There is a very good article by City Slicker in this weeks’ edition of Private Eye (No.1469) on the subject of “Apathy in the City”. The article comments on the “disengaged” share owners in Persimmon who failed to vote against the remuneration report, or simply abstained. See my previous blog post on that subject here: https://roliscon.blog/2018/04/25/persimmon-remuneration-institutions-duck-responsibility/
The article highlights the issue that the many private shareholders in the company probably also did not vote (they could have swung the result), because they have effectively been disenfranchised by the nominee system that is now dominant. The writer says “This democratic deficit has been richly rewarding for companies, share registrars and those representing retail investors”, and the result “has been a real diminution in shareholder democracy”. A few more articles of that ilk may sooner or later impress on politicians and the Government that substantial reform is necessary.
The article also points out how the EU Shareholder Rights Directive, one of the few good things to come out of the EU bureaucracy in my opinion, is being misinterpreted by the UK Government to suggest beneficial owners are not shareholders.
To get the message across I have written to my M.P. on the subject of Beaufort and the substantial financial losses that thousands of investors will suffer there as a result of the use of nominee accounts compounded by the current insolvency rules. If anyone would like a copy of my letter to crib and send to their own M.P., just let me know.
In the meantime the AGM at the Royal Bank of Scotland (RBS) is due on the 30th May. The RBS board has opposed the resolution put forward by ShareSoc and UKSA to establish a “shareholder committee”. That would be a step forward in corporate governance in my view and shareholders would be wise to vote in favour of that resolution (no.27). I do hold a few shares in the company but will be unable to attend the AGM in Edinburgh so if anyone would like a proxy appointment from me so that you can attend and voice your own views on the subject, please let me know. You would at least have the pleasure of seeing the buildings created in Gogarburn by empire builder Fred Goodwin for RBS.
The RBS Annual Report is a 420 page document which must make it one of the heaviest UK Plc Annual Reports. The motto on the cover is quite amusing. It reads “Simple, safe and customer focussed” – perhaps it means they intend to get back to that because RBS was none of these things during the financial crisis that almost bankrupted the business.
One aspect that City Slicker criticizes in the aforementioned article is the low “turn-out” of voters at AGMs, i.e. the low percentage of shareholder votes cast even including “votes withheld”. A third were not voted at Persimmon. That is not untypical at AGMs in my experience although institutional voting has improved in recent years. It’s often the private investors now who don’t vote due to the difficulty, or downright impossibility of voting shares held in nominee accounts.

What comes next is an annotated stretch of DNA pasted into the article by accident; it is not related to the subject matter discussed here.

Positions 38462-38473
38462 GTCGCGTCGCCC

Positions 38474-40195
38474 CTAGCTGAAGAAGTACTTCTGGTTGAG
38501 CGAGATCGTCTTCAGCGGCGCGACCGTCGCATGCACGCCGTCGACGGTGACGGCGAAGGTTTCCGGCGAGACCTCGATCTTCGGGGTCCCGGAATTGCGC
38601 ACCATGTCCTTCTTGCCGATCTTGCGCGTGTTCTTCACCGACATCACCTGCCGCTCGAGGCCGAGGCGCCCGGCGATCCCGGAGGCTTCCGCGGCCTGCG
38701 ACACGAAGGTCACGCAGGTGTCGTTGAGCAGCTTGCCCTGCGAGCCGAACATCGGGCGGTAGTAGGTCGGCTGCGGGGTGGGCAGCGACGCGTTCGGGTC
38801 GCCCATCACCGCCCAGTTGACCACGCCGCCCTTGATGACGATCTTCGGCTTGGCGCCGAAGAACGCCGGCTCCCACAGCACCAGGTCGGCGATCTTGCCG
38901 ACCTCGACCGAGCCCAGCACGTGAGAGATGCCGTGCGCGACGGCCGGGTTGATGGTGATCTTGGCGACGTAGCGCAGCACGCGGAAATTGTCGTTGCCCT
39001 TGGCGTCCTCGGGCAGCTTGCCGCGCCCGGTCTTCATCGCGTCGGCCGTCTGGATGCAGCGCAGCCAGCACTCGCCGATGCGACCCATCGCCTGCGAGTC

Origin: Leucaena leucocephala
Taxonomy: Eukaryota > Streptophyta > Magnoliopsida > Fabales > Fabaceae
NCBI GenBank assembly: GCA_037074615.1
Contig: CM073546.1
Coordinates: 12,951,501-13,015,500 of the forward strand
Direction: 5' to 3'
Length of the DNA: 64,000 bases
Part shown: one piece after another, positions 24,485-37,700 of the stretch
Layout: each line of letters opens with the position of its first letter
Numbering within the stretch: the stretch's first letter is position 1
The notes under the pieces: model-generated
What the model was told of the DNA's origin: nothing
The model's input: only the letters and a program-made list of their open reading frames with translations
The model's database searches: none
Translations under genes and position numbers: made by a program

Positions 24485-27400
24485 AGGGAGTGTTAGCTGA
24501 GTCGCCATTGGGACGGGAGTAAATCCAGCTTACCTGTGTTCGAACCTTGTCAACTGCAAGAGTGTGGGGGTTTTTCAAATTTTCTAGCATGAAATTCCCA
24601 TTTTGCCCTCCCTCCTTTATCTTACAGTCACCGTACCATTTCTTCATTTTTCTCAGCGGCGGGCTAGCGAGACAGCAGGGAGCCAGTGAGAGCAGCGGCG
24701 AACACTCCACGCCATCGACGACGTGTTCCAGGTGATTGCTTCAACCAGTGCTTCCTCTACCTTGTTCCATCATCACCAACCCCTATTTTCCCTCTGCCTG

But there was no such problem at Rightmove Plc on the 4th May. About 85% of votes were cast. As a holder I could not attend in person, but Alex Lawson has written a report which is on the ShareSoc Members Network. One surprising result though was that long-standing Chairman Scott Forbes got 39% of votes against his re-election and Remuneration Committee Chairman Peter Williams got 37% against. I voted against the latter, against the Remuneration Report and did not support the re-election of Scott Forbes either. With 12 plus years of service, it is surely time to look to board succession planning and a new Chairman. The board is to look into why they got so many votes against the two resolutions which is certainly unusual.
To conclude I see that blogger/journalist Tom Winnifrith is having yet another go at mild-mannered Ed Croft of Stockopedia after a spat at the UK Investor Show over a trivial matter. Since then Tom has been attacking Ed over “recommendations” given by Stockopedia in his usual rottweiler manner. As a user of Stockopedia and other stock screening services, I don’t expect absolutely all the positively rated stocks to be great investments. I know that some will be dogs because either the accounts are fraudulent, the management incompetent or unexpected and damaging events will appear out of the blue. So for example, Globo’s accounts fooled many people including me until late in the day so any system that relied just on analysis of the financial numbers would be likely to mislead. But stock screens rely on the laws of averages. The fact that there will be one or two rotten apples in the barrel does not mean that stock screens cannot be a useful tool to quickly scan and dispose of a lot of “also-rans” in the investment world. They can quickly highlight the stocks that are worthy of more analysis, or prompt dismissal.
Winnifrith seems unable to differentiate between meritorious causes that deserve the full power of his literary talents and those where his imitation of a sufferer from Tourette’s syndrome where he heaps abuse on innocent victims goes beyond the bounds of reason. Stockopedia provides a useful service to investors. Let us hope that the saying there is “no such thing as bad publicity” applies in this case.
Roger Lawson (Twitter: https://twitter.com/RogerWLawson )
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